Having been set free from sin's power by the cross, the values and priorities of the world no longer make sense to us.
Scripture: 1 Peter 4:1-11
- Scripture requires us to live and defend our faith as a holy people set apart to God, even under persecution.
- We’re to arm ourselves with the same way of thinking that Christ our Lord had when He faced suffering (cf. Rom. 12:2).
- Peter sets forth an eschatology of ethics – how the redeemed are to live in the flesh before the judgment.
- We’re done with sin, having been set free from its power in Christ’s cross. We’re not done with our bodies, but we’ve died to sin that we may live a renewed life (Rom. 6:3-4).
- The values and priorities of the world no longer make sense to us: lying, orgies, drunkenness, licentiousness (1 Pet 4:3).
- The world does not bestow admiration or appreciation for rejecting its values; unbelievers feel judged by the new reality of our changed lives. If your orientation is to live for lawless desires, then a godly life is offensive.
- Our culture lives to give expression to subconscious fantasies – the “liberation of the subconscious.” Repressing desires is seen as harmful to your health.
- Christ is on the throne ready to judge the world. Everyone must be ready to give an account.
- The certainty of God’s judgment over history comforts us when facing evil and injustice.
- Our mortality will be changed to immortality. The end result of our salvation is near.
- We’re to be holy, separate from sin unto God. God Himself is holy in the distinction between the persons of the Trinity.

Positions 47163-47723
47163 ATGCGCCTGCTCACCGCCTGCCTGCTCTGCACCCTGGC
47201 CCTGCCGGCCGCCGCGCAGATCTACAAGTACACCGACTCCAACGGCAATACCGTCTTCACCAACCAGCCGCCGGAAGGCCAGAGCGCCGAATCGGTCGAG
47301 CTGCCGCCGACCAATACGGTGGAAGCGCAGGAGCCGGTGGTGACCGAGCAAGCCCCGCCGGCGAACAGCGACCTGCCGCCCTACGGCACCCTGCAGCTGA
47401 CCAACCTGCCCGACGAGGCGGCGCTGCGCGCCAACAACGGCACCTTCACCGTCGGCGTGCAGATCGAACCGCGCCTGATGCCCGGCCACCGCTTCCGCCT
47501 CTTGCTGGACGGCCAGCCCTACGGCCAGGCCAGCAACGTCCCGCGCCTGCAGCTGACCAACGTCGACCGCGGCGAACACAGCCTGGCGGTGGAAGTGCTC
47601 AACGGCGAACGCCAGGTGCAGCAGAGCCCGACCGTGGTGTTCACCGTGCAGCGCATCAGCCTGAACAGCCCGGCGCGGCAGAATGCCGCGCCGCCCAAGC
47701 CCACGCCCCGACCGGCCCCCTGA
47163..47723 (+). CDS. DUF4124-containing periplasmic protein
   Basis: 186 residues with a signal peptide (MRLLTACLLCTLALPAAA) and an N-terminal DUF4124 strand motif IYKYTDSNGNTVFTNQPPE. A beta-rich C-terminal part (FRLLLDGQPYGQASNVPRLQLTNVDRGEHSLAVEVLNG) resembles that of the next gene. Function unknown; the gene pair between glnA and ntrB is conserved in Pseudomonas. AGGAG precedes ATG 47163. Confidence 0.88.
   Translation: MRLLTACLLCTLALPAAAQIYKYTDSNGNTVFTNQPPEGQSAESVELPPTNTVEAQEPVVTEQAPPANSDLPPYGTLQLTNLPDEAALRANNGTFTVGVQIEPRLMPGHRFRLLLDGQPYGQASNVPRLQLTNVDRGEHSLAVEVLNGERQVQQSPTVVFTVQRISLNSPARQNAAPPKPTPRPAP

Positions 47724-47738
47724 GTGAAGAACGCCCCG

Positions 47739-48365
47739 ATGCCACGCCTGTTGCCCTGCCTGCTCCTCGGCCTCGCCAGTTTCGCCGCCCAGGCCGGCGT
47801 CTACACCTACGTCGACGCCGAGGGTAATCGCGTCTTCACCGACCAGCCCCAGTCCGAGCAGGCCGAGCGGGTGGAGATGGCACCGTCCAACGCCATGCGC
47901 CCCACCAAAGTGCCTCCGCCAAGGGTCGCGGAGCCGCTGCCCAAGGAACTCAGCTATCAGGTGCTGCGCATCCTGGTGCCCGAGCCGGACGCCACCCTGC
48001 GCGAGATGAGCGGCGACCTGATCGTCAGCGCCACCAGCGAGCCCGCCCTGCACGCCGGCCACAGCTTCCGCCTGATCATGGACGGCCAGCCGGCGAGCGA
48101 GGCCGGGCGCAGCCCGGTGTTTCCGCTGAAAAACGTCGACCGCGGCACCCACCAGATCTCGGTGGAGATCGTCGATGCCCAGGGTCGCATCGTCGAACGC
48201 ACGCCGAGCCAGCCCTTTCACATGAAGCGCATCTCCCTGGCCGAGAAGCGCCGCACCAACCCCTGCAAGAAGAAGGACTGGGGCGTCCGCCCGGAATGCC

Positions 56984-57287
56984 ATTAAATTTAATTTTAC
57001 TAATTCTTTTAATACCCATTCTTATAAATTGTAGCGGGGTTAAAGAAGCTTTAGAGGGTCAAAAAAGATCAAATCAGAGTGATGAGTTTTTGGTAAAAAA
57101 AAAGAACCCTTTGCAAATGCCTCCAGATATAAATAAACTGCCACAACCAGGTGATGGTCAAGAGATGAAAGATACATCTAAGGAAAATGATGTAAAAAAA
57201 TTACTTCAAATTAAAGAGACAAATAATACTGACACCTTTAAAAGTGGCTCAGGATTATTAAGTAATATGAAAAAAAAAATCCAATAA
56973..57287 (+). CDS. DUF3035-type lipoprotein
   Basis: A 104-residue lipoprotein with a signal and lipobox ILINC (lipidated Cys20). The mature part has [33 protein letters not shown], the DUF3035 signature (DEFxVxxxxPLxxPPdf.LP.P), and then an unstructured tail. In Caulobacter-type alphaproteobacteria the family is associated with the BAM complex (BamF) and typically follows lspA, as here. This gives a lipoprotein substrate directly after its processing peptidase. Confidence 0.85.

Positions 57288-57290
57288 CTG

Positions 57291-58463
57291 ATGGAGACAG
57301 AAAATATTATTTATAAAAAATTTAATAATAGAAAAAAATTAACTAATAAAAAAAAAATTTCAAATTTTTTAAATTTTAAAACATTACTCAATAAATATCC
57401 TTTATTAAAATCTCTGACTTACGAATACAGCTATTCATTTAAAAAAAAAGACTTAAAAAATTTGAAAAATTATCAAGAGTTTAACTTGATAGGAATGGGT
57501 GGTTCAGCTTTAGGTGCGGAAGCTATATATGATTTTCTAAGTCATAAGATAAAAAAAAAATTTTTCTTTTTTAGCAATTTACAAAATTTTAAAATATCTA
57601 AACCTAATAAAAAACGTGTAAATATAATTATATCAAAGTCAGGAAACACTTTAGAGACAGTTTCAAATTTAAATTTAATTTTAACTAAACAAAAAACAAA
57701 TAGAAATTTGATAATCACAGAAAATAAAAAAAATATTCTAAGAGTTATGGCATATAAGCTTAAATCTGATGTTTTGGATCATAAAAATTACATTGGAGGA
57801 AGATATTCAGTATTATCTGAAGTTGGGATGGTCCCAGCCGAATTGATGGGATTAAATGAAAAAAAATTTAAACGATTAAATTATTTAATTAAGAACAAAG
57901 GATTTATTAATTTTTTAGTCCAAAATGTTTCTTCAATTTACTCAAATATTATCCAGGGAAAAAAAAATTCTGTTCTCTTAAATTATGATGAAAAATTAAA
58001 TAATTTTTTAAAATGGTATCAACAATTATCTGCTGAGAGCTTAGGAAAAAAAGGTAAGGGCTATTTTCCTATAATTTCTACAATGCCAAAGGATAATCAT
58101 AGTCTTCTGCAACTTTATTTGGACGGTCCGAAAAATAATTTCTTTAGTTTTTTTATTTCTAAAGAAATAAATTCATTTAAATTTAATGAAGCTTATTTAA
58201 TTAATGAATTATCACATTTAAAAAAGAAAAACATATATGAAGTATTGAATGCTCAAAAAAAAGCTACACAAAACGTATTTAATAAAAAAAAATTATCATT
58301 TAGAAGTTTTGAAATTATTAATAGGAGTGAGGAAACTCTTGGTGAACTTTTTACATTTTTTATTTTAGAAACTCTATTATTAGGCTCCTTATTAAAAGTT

- Gnostic ideas, old and new, reject the goodness of God’s physical creation.
- Our problem is not our bodies, as claimed by much of western philosophy, for Jesus Himself took on a body.
- Our struggle with sin is based on our ethical rebellion: lawlessness and idolatry.
- Holiness concerns our relationship with God and others.
- The death of a Christian is not a contradiction. Through death we pass into the new life in the Spirit.
- Jesus is ready to judge for the end of all things is near.
- Peter therefore urges self-control and prayer. Ministry and service replace the world’s way of mutual-exploitation.
- Such love fulfills the law, and does not find delight in finding the faults and failures of others. Instead love delights to overlook an offense.
- Our love for the lost needs to begin with love for one another. We are stewards of God’s grace that we might support one-another.
- We’re to serve by God’s strength and for His glory.
- Pray for those who preach that God would grant them strength to fully declare God’s Word.
- The full reality of our spiritual flesh will be manifest when death is swallowed up by life.
- Why do unbelievers find the Christian’s ethical behavior to be offensive?
- What is the Christian attitude toward the physical world?
- How is the holiness of God reflected within the Trinity?
- Am I living out Christ’s love that overlooks minor offenses?
- Outline the Christian eschatology of ethics.
- How should people respond to the reality of Christ’s imminent universal judgment?
- How can we serve one another this week?